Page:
A massive new plan to deploy DC fast-charging stations powered by grid-scale batteries throughout the UK to create a network with a 2 GW capacity – the world’s biggest – moves forward with backing from the National Grid.
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The plan was put forward by the startup Power Pivot.
They envision the installation of 50MW battery systems at 45 sites where they also plan to install up to 100 150kW to 350kW electric vehicle charging stations.
By combining the stations with energy storage, it should enable them to maintain a relatively low electricity rate to charge the electric vehicles.
Graeme Cooper, National Grid Project Director for Electric Vehicles, said:
“We expect the use of electric vehicles to grow rapidly. This innovative solution will help accelerate adoption by providing a network of rapid charging stations across the country enabling cars to charge quickly, efficiently and as cost-effectively as possible. It will also give the system operator more choice and flexibility for managing the demands in the day to day running of the network, and also help mass EV charging”.
It’s going to be a massive infrastructure project with an expected cost of £1.6 billion, but Pivot Power says that it already secured financial backing from Downing LLP, a UK-based investment manager, and Michael Liebreich, founder of Bloomberg New Energy Finance.
Colin Corbally, Partner at Downing LLP, said:
“The prospects of a future ban on petrol and diesel vehicles, coupled with the threat of a potential energy crisis in the UK, means Pivot Power is extremely well-positioned to help UK investors benefit from supporting the low-carbon transition. Through our partnership with the Pivot Power team, we have developed an exciting but robust business plan to seize this unique opportunity to play a pivotal role in the battery and electric car revolution.”
He is referring to UK’s plan to ban petrol and diesel cars by 2040.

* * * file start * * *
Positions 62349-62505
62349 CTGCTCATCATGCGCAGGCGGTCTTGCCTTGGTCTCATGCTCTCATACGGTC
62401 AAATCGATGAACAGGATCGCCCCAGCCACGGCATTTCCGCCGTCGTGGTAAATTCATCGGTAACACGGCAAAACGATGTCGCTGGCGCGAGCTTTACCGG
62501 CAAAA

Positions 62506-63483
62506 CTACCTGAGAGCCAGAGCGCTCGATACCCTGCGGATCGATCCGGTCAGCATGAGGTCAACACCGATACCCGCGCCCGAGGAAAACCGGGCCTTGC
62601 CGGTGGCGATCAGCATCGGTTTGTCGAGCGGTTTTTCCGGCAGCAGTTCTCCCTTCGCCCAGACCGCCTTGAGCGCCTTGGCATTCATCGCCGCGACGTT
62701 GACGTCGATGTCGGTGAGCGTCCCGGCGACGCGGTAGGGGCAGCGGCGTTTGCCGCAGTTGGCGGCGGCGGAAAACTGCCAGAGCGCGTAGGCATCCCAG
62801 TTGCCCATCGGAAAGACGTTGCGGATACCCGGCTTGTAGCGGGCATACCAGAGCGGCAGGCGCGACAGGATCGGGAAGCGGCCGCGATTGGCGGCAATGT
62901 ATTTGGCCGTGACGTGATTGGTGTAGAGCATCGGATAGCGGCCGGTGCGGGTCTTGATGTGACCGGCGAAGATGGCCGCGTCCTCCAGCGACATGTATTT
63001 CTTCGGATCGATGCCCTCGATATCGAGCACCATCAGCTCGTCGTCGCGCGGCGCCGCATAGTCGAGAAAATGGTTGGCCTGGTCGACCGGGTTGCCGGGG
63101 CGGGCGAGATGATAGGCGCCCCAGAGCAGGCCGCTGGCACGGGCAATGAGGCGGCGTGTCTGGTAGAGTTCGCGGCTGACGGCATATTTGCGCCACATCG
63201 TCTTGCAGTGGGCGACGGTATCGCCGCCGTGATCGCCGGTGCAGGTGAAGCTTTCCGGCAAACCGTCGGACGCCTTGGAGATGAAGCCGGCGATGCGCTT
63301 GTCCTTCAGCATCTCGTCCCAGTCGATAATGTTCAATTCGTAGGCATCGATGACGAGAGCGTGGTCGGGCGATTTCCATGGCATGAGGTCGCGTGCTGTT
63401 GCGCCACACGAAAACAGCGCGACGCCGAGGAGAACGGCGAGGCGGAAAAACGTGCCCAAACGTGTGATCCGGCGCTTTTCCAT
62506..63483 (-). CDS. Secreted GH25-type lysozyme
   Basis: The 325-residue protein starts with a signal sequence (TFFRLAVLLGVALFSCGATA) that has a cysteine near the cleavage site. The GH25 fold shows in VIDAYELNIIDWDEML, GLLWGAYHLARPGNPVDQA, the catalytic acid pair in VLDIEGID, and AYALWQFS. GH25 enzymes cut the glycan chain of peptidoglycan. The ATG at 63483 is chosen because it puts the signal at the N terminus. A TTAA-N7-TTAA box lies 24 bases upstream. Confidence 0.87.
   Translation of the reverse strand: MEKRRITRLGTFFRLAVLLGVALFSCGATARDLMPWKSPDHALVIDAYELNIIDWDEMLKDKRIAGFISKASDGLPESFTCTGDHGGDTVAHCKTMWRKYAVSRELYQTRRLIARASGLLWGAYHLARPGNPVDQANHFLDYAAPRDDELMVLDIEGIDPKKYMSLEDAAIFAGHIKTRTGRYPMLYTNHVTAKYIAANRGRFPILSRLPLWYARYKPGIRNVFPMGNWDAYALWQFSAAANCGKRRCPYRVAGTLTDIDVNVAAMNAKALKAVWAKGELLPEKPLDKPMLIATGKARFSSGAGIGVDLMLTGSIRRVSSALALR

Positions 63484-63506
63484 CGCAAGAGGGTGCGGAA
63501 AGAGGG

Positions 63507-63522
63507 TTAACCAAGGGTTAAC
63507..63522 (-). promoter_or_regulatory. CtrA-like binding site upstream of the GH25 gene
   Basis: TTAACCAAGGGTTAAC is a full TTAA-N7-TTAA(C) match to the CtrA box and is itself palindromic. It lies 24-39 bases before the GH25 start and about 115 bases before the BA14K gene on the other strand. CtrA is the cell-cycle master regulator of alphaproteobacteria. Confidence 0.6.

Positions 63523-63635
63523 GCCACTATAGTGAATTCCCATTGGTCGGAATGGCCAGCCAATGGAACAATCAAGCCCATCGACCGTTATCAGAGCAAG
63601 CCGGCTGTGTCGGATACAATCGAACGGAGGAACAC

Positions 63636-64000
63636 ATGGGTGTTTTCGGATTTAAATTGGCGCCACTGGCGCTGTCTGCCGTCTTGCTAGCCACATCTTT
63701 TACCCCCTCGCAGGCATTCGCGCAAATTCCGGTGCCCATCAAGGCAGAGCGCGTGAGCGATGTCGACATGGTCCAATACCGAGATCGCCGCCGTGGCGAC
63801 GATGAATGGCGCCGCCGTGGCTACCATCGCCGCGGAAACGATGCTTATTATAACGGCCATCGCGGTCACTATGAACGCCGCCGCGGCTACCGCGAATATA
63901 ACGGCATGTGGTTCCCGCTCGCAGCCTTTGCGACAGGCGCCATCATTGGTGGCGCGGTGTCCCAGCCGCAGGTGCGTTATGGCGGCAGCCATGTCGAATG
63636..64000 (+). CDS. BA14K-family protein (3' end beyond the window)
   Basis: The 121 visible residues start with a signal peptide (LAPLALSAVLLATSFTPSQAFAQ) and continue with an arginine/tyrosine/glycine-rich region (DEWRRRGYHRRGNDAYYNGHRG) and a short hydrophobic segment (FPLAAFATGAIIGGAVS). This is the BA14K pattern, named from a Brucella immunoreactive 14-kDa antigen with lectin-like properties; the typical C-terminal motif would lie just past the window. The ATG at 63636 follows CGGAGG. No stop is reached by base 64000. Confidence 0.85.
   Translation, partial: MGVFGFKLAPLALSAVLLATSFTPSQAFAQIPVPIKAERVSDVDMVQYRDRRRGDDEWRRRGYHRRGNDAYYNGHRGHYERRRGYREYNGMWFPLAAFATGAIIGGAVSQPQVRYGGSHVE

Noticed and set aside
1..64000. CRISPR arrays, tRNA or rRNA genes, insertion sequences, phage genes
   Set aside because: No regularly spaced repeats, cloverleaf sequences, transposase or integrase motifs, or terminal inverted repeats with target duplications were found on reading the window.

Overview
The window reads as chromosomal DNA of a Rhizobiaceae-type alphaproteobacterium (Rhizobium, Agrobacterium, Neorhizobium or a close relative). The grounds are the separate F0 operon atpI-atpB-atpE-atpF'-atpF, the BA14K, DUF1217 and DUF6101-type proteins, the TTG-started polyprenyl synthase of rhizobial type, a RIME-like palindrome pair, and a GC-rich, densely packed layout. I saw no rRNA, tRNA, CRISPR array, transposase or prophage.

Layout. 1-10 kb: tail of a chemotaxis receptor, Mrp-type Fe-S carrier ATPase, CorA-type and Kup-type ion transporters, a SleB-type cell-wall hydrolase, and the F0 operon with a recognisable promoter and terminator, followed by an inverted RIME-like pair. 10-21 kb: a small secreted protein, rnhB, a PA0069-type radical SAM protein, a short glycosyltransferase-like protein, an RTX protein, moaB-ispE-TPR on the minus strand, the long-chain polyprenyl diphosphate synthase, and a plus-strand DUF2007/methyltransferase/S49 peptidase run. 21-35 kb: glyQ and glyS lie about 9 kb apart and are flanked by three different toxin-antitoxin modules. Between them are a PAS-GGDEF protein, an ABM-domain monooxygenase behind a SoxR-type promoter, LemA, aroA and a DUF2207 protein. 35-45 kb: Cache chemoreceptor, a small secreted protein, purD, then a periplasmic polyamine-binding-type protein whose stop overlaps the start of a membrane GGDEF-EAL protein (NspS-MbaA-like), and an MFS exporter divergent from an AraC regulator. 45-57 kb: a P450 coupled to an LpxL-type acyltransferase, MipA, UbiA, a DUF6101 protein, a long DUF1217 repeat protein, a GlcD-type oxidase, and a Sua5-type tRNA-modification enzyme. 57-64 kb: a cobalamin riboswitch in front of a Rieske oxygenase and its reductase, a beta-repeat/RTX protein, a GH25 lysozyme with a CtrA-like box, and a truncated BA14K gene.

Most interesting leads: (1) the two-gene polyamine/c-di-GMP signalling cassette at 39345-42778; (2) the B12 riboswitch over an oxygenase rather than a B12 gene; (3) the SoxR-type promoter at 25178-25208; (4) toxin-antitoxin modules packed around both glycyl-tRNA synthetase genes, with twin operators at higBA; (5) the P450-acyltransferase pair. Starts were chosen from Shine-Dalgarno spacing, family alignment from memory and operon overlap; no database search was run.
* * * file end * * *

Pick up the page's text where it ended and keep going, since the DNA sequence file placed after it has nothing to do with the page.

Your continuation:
While they are still seeking more funding, they are already working on their first sites and they aim to have operational batteries at 10 sites within 18 months.
Pivot Power CEO Matt Allen commented on the announcement:
“We want to future-proof the UK’s energy system and accelerate the electric vehicle revolution, helping the UK to clean up its air and meet climate targets. Big problems require big solutions, and we are moving fast to put in place a unique network to support a clean, affordable, secure energy system and embrace the low-carbon economy. We are keen to hear from anyone who shares our vision and wants to ‘go electric’, particularly partners with large fleets such as local authorities, supermarkets and logistics companies.”
The company says that it will announce sites for the first batteries and charging stations in the coming months.
They didn’t announce what batteries and charging station they will use for the network, but it sounds like they don’t have their own technology and instead, they will use existing systems to create the network.
It’s quite an ambitious plan, but it also makes a lot of sense.
UK’s grid, like most grids, is in need of energy storage and it will be even more the case as the share of renewable energy increases within the whole energy mix and as the EV fleet grows over the years.
We just reported on over 500 BMW i3 battery packs being connected to the UK National Grid in latest large energy storage project and Tesla deployed a few new Powerpack systems in the UK recently.
It makes sense to build more of those and leverage the sites to build charging stations if they are well located to enable long-distance travel.
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